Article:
Major League Baseball and San Francisco Giants outfielder Melky Cabrera made a classy move. MLB.com reports that Cabrera asked to have himself removed from contention for the National League batting title because of the 50-game suspension that will keep him out for the remainder of the season.
Cabrera received the suspension penalty earlier in the season for testing positive for testosterone. He currently leads the National League with a .346 average in 501 plate appearances. He would need one more plate appearance to make it official for the entire season. Rule 10.22(a) allows the average leader to add plate appearances to make it up to 502. Cabrera would add a 0-for-1, and if he still led, then he would win the batting title.
I credit Cabrera for making this request. Cabrera understands that that his potential batting title would be tainted. That stigma would have likely stuck with him for the rest of his career. What kind of reaction would he have received from fans? In addition, other players in contention may have had reason to complain. Andrew McCutchen (.338 at the start of play on September 22) of the Pittsburgh Pirates and Buster Posey (.335) of the Giants are now the frontrunners. They can now battle it out for the title.
I also credit commissioner Bud Selig and MLB for granting Cabrera's request. That same stigma may have stuck with Major League Baseball for a long time to come. Baseball already has too many questions about potential Hall-of-Fame players linked to performance enhancing drugs, and it does not need another blemish. Adding this possible blotch would not endear fans already upset about steroid use and could push some of them away from the game.
I also agree with Chicago Cubs broadcasters Len Kasper and Bob Brenly, who commented on the decision during the September 21 Cubs' game. They suggested that this situation become a concrete rule that automatically bans a suspended player from winning batting titles or similar titles or receiving voted-upon awards. That rule would make perfect sense. Perhaps it should have already existed, but maybe now MLB can make it official.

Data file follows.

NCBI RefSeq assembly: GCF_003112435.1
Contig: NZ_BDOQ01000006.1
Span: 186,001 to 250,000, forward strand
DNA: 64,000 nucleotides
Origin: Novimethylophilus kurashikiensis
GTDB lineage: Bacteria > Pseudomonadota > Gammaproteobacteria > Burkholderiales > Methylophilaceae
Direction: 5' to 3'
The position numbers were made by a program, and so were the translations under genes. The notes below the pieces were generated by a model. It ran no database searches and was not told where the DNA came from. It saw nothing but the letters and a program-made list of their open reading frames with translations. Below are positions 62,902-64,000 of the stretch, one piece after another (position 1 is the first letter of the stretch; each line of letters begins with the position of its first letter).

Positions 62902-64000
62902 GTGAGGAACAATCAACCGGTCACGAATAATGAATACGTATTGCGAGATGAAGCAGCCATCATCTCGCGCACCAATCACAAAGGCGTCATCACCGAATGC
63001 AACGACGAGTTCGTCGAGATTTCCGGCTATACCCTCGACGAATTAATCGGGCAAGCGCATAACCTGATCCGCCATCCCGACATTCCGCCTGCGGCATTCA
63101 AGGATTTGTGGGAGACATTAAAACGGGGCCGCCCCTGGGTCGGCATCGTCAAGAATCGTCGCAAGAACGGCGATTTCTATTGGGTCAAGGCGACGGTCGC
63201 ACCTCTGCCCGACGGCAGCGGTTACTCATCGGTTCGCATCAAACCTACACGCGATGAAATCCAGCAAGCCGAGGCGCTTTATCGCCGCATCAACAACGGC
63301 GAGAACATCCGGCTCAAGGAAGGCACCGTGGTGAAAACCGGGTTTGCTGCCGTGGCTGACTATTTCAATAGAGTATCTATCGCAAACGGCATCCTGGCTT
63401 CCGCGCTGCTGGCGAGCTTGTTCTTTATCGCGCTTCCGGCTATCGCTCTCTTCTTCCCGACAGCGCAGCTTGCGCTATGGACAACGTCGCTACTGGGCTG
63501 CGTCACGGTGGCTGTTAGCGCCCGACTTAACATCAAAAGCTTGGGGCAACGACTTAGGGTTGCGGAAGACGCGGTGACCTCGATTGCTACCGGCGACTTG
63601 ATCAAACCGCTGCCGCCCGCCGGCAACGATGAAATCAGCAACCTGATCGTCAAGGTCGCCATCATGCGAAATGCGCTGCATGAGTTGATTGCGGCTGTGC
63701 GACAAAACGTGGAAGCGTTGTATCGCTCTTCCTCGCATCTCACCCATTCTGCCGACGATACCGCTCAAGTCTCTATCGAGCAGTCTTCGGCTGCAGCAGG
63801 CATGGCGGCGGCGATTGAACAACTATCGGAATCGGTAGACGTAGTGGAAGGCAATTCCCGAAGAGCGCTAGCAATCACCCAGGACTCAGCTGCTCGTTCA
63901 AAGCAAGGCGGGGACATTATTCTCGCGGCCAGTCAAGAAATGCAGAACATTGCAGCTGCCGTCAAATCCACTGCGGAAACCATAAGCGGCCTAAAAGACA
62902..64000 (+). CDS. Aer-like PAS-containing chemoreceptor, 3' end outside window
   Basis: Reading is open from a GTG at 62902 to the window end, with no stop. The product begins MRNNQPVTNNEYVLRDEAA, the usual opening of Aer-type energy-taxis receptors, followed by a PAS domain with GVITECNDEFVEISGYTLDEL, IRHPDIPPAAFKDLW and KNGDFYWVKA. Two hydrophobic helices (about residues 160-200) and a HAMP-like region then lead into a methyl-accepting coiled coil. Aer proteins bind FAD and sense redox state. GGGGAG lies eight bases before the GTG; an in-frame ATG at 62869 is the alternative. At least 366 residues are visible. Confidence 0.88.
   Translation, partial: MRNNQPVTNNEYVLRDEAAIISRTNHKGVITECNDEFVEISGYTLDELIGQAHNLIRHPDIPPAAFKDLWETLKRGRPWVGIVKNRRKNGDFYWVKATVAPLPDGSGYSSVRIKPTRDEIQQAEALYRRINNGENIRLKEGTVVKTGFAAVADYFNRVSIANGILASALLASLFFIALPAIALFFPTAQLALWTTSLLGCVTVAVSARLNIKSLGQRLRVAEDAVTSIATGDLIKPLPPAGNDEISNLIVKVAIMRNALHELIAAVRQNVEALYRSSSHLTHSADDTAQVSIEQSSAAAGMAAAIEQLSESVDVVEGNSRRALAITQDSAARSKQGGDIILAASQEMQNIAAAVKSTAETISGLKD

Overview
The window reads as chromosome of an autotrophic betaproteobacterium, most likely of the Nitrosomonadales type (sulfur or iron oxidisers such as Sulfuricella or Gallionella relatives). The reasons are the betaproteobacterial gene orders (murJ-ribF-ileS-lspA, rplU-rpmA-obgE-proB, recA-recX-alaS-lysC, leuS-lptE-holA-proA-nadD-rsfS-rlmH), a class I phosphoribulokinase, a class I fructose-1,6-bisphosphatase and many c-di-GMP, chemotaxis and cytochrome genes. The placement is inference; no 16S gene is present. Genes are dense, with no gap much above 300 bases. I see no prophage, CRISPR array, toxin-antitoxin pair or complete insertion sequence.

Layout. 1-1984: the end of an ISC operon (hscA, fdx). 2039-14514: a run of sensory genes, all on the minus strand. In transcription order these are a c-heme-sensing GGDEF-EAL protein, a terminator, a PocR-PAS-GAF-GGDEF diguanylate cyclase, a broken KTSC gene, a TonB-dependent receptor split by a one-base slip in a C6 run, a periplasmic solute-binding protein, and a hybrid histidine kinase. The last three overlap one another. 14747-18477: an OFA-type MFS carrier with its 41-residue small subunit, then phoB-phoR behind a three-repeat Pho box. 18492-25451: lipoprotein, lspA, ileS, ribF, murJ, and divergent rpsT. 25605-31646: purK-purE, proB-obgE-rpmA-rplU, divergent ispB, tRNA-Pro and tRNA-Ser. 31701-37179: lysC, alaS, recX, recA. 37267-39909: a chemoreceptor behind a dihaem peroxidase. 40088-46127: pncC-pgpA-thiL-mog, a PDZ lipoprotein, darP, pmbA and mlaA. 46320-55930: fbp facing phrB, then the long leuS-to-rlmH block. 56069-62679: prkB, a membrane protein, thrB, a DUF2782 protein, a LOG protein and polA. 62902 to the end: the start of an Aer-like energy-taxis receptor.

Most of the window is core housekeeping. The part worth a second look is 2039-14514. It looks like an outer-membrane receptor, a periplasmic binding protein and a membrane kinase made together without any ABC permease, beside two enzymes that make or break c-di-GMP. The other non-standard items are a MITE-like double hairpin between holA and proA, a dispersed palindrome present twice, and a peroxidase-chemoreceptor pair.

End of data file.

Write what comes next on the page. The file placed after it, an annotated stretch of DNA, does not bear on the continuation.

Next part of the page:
Both Melky Cabrera and Commissioner Selig made the right moves in removing Cabrera from the batting title contention. This decision may not clean up all of Major League Baseball's problems, but it is a good start.
Comcast Sports Net Chicago, St. Louis Cardinals at Chicago Cubs, September 21, 2012.
MLB.com, Melky Will Not Be Named NL Batting Champion, mlb.mlb.com, September 21, 2012.
MLB.com, Sortable Player Statistics, mlb.mlb.com as of September 22, 2012.
Raymond became a baseball fan at a very young age. He played baseball through high school and soon after became a varsity coach. Raymond previously produced radio sports talk shows and hosted a weekly MLB radio call-in show. His favorite teams are the Chicago Cubs and New York Yankees. Follow Raymond on Twitter @RayBureau
More from this contributor: